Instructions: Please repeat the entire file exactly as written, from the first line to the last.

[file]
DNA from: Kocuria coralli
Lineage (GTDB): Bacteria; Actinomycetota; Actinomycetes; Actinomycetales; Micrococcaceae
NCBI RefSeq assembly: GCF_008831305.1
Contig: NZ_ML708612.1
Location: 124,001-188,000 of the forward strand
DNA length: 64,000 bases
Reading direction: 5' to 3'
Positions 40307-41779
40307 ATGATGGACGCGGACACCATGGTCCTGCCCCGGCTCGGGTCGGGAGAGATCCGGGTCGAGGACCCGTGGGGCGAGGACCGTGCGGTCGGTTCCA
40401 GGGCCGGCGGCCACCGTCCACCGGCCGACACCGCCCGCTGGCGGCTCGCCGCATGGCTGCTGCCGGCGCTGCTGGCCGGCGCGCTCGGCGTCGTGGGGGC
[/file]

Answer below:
DNA from: Kocuria coralli
Lineage (GTDB): Bacteria; Actinomycetota; Actinomycetes; Actinomycetales; Micrococcaceae
NCBI RefSeq assembly: GCF_008831305.1
Contig: NZ_ML708612.1
Location: 124,001-188,000 of the forward strand
DNA length: 64,000 bases
Reading direction: 5' to 3'
Positions 40307-41779
40307 ATGATGGACGCGGACACCATGGTCCTGCCCCGGCTCGGGTCGGGAGAGATCCGGGTCGAGGACCCGTGGGGCGAGGACCGTGCGGTCGGTTCCA
40401 GGGCCGGCGGCCACCGTCCACCGGCCGACACCGCCCGCTGGCGGCTCGCCGCATGGCTGCTGCCGGCGCTGCTGGCCGGCGCGCTCGGCGTCGTGGGGGC